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South Surrey student’s photograph published in Canadian Geographic calendar

Caitlyn MacDonald’s wildlife photography recognized

When new photographers are published for the first time, usually it’s in a small publication or their community newspaper.

But Earl Marriott Secondary Grade 12 student Caitlyn MacDonald, who picked up a camera for the first time a few years ago, has achieved was most seasoned amateur photographers could only dream of.

The 17-year-old photographer has recently had her work published in Canadian Geographic’s 2022 Birds Calendar.

The 16-month calendar, featuring 12 full months plus four small bonus months from September to December, features MacDonald’s photograph of a small, black-chinned hummingbird perched on a branch at the George C. Reifel Migratory Bird Sanctuary in Delta.

“It was really exciting. I never actually thought my photo would be selected,” MacDonald said, adding that she submitted the photograph to Canadian Geographic after stumbling on an Instagram contest.

“It was surprising and really exciting for me to see my work in print because I’ve never seen that before.”

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MacDonald, who often visits the Delta bird sanctuary with her family, said she discovered a love for photography after bringing along a camera for the walk.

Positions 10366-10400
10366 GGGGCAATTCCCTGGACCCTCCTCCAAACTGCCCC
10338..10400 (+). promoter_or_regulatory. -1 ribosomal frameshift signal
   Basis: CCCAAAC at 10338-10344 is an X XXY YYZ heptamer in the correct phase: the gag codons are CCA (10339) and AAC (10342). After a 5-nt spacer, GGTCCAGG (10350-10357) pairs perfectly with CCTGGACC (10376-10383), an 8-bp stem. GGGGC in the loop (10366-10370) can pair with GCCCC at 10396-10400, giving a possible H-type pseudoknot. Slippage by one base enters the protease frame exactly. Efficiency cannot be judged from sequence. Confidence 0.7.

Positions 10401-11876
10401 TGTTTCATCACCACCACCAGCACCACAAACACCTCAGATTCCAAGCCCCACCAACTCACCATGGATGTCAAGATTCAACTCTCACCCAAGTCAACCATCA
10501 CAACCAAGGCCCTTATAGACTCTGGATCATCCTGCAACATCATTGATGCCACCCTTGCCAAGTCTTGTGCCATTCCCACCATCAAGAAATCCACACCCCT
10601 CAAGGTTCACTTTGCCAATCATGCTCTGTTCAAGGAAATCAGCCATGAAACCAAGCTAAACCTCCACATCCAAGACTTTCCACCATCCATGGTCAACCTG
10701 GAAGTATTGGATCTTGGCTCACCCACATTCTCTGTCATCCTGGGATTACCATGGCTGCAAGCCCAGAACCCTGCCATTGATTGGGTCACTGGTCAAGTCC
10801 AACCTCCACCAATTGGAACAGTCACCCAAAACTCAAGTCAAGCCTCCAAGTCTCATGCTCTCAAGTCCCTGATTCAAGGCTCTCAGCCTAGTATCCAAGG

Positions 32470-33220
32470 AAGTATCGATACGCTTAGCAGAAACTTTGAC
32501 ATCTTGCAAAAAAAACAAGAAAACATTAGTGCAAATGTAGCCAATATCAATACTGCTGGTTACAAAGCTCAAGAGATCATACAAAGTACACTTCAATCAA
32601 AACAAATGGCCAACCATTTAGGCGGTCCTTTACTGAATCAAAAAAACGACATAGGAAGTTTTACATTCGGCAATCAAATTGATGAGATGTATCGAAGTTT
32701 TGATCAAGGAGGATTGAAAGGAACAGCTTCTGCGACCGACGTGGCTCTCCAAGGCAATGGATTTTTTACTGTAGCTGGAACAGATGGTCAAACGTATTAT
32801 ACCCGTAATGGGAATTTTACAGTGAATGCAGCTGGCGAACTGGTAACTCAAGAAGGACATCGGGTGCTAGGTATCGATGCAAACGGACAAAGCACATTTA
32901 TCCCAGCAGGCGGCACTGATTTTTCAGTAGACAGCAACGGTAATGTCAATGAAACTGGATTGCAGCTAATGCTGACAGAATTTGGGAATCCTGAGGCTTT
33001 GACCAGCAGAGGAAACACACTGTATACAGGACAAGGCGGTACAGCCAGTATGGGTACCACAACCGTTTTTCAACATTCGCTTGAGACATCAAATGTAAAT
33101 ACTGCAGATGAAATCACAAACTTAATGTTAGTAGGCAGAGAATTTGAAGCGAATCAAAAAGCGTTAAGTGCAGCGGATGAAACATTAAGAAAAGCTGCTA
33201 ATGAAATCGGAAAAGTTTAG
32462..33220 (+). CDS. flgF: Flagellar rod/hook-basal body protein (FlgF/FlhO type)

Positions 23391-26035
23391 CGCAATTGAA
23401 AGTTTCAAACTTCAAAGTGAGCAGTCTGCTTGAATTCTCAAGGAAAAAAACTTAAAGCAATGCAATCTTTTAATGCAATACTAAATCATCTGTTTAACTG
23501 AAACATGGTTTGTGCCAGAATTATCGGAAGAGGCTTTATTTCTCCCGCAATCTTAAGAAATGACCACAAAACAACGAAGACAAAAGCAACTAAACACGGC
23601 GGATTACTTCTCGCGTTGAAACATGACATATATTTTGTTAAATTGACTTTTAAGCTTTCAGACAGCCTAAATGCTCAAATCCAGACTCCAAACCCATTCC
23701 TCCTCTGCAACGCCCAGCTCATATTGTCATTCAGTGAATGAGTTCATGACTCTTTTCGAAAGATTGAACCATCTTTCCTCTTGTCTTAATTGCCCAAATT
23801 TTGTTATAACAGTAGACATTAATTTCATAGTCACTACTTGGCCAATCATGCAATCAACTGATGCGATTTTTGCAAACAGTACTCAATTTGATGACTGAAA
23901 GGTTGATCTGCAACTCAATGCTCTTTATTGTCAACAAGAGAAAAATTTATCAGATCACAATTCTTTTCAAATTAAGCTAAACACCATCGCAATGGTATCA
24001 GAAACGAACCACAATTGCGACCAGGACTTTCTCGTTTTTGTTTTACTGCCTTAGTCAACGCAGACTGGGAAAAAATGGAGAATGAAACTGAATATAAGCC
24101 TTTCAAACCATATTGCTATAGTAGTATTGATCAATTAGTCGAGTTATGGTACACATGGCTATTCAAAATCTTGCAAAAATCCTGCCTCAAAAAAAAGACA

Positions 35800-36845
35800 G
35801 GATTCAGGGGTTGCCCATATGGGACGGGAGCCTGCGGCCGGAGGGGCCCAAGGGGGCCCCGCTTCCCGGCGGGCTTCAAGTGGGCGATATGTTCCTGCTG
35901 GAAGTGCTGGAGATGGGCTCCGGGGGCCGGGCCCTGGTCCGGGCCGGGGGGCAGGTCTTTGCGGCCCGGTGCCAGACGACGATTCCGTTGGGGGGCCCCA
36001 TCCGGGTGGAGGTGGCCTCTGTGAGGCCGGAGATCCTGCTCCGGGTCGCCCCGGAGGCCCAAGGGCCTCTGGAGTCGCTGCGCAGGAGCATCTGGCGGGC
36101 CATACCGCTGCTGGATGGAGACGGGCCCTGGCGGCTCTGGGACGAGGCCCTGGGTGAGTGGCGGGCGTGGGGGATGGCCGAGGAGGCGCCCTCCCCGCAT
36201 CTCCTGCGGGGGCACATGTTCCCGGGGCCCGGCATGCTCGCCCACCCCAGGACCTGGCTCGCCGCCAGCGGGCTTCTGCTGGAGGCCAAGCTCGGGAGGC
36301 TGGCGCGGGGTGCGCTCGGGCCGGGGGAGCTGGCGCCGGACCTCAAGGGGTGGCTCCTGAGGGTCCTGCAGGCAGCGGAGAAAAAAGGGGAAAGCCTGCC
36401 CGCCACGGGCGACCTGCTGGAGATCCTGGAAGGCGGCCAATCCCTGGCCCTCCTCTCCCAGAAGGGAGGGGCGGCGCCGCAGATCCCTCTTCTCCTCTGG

“I got really excited when I took a picture of a great blue heron and then I won a youth honourable mention from the (Canadian Geographic Wildlife Photography of the Year competition) for that,” MacDonald said. “So that inspired me to keep going.”

She’s primarily interested in photographing wildlife, particularly birds, she said.

“I really like being in touch with nature. I like getting things in motion, it’s really rewarding.”

Capturing the perfect shot doesn’t come easy. Particularly with wildlife, it can take a lot of patience and, at times, can feel deflating. MacDonald said she sometimes returns from photography trips empty-handed, but has found a way to stay creative when the subject matter is unavailable.

“Usually I’m looking for species I don’t see very often. But sometimes there will be, I don’t know, a pigeon that’s really close to me. So I’ll just start taking pictures of the pigeon and try some cool, creative shots and that kind of gets me back into it,” MacDonald said.

The Canadian Geographic’s 2022 Birds Calendar can be purchased on Amazon. A catalogue of some of MacDonald’s work can be be found at

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About the Author: Aaron Hinks

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